“Second, the continual replenishment, each autumn, of fresh-faced 18-year-olds causes the bulk of the professoriate to feel as if we are hardly aging at all.”
This is stupid and plainly incorrect. The fact that the kids in our classes are really young actually puts it clearly into perspective how old we are becoming. Parents of young kids everywhere will tell you the same thing. If anyone can delude themselves into thinking they’re beyond aging, it’s NOT the people constantly exposed to young humans. Or at least those among us with access to a mirror or the tiniest bit of self-awareness.
“Third, because teaching is part of a life of the mind, by teaching to 70 and beyond, professors feel they provide living proof, to anyone who might question them, that their minds remain sharp as tacks.”
And this is somehow supposed to be a reason to prevent them from teaching? It’s bad that they are not getting dementia, because we just can’t have sharp old people? For goodness sake.
“Finally, remaining within the confines of academe past 70 not only protects professors from the economic and professional uncertainties of life, but also substantially pumps up their wealth at the end of their careers.”
Seriously, the wealth of professors is the problem? Anyone in my field in industry will out-earn me within a couple of years of getting a PhD. Academics are middle class, and usually comfortably so, but it’s complete bull$hit to say that they are wealthy. And why is it that no one begrudges the wealth of dentists or physicians or lawyers, who all have graduate degrees and are all better paid than academics? Oh, yes, it’s the academics not doing anything useful again and, of course, tenure: nobody should be sheltered from the economic and professional uncertainties of life!!! How hypocritical that all this was written by a newly retired and presumably previously long-tenured professor .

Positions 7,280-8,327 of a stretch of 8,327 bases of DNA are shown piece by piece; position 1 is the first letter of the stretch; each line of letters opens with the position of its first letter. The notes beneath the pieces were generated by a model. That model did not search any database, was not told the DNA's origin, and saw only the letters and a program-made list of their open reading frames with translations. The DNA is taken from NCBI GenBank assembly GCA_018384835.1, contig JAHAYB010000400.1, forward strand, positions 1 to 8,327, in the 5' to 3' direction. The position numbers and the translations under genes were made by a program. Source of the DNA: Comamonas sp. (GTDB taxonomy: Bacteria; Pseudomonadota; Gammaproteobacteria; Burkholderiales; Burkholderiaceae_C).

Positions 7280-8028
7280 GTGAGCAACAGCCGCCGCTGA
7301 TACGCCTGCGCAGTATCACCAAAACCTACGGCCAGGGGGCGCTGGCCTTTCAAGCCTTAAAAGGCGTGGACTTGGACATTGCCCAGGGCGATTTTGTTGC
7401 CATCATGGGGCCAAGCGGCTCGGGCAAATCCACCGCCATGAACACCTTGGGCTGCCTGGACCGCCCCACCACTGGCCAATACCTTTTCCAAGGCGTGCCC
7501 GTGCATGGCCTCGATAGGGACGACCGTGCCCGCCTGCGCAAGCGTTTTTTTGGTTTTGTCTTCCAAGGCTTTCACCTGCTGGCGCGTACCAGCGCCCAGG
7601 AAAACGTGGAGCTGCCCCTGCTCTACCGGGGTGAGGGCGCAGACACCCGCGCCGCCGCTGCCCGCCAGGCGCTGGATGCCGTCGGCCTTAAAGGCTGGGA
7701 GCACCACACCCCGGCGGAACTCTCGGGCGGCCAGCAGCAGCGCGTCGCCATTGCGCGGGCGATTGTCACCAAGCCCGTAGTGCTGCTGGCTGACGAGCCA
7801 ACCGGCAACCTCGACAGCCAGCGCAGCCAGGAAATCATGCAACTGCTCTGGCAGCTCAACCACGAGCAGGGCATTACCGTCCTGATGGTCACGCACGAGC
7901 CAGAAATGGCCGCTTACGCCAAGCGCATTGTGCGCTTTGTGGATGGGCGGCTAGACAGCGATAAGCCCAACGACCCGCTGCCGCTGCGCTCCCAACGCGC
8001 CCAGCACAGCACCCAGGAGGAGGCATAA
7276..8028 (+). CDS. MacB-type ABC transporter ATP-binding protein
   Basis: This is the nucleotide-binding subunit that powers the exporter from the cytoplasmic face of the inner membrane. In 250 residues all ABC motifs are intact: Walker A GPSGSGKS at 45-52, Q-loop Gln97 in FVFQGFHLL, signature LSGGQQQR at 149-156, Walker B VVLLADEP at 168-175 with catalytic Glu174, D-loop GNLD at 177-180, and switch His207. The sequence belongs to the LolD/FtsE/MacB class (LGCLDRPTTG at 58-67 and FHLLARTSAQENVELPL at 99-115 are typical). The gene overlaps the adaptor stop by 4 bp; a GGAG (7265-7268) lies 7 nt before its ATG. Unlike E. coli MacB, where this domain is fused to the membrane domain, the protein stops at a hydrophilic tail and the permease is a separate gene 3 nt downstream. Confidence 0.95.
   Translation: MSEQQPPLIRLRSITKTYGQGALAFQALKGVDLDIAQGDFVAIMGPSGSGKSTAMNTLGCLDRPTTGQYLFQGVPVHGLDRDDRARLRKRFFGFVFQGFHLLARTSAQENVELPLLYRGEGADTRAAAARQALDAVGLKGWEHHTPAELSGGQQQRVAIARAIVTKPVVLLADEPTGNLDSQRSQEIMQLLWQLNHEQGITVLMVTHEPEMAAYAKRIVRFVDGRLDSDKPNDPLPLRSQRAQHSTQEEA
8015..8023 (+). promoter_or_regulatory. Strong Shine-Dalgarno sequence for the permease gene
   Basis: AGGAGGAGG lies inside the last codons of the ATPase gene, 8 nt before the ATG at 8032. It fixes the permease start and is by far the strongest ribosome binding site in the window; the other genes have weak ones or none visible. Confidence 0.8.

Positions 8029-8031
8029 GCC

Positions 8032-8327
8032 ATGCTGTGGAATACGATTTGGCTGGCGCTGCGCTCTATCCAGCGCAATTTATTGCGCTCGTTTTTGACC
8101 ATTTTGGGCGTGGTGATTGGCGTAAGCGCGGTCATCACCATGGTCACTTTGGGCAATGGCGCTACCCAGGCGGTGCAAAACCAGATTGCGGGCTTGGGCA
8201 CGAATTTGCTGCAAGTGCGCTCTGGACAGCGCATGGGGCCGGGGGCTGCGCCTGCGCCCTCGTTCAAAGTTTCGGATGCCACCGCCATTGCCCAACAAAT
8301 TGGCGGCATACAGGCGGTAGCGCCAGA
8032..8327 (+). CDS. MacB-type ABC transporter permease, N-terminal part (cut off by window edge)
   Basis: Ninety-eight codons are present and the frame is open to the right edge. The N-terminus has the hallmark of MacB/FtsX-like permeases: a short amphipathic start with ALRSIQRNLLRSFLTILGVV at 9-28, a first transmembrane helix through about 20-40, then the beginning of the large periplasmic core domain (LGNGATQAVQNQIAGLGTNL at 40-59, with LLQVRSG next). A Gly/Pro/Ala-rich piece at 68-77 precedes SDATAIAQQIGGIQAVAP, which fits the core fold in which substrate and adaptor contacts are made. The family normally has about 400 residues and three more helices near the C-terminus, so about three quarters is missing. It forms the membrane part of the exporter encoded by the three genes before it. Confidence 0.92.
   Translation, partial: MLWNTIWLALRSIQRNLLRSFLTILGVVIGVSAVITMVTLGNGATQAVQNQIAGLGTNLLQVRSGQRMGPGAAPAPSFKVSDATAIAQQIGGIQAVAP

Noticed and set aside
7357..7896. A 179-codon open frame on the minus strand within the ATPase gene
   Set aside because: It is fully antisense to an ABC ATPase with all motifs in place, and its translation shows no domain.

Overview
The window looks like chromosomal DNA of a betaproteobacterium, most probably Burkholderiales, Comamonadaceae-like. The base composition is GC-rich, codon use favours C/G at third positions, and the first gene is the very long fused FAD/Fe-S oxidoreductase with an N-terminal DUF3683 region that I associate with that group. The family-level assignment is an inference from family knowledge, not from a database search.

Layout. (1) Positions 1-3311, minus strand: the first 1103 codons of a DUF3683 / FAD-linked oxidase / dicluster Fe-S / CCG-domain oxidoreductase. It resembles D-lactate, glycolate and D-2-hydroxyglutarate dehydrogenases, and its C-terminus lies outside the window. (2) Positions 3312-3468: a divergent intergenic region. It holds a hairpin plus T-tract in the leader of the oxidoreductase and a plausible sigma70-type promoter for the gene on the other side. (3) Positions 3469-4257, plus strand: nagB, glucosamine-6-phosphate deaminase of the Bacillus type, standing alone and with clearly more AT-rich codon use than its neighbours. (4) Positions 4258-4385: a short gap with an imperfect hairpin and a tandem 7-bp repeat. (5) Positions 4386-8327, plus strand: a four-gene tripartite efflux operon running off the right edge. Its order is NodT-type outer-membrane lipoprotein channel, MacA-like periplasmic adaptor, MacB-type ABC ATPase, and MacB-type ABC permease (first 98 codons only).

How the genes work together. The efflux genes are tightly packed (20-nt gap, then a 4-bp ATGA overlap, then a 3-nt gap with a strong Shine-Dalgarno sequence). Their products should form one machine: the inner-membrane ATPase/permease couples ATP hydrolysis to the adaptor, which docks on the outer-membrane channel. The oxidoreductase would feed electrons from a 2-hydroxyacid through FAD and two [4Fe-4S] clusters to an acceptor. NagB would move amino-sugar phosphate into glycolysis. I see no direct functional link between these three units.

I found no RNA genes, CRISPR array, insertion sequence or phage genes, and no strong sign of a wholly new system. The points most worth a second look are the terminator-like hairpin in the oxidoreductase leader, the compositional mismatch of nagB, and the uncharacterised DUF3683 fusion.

“The problem with teaching is that it offers an ongoing sense of redemption. In the real world, which you have now re-entered, if you muck up, there are consequences. In the university, you get a new semester to pretend nothing bad ever happened.”
Whoever wrote this appears to be staggeringly naive about university politics. Maybe you get a fresh crop of students to profess to each semester, but all your colleagues remain alongside you for several decades. If you think elephants have great memories, try tenured academics — they forget nothing. In these multidecade-long professional relationships, the consequences of screwing up are real and serious. Sure, you may not get fired because of tenure, but you can get squeezed out of lab space, passed up for raises, ignored and disrespected in group meetings, so you will elect to leave or be miserable.
In my place of employment, plenty of people retire as soon as they can, move away from the cold, just go do something else. Those who don’t are generally very active in research, teaching, and service. We should leave them alone and let them do their jobs.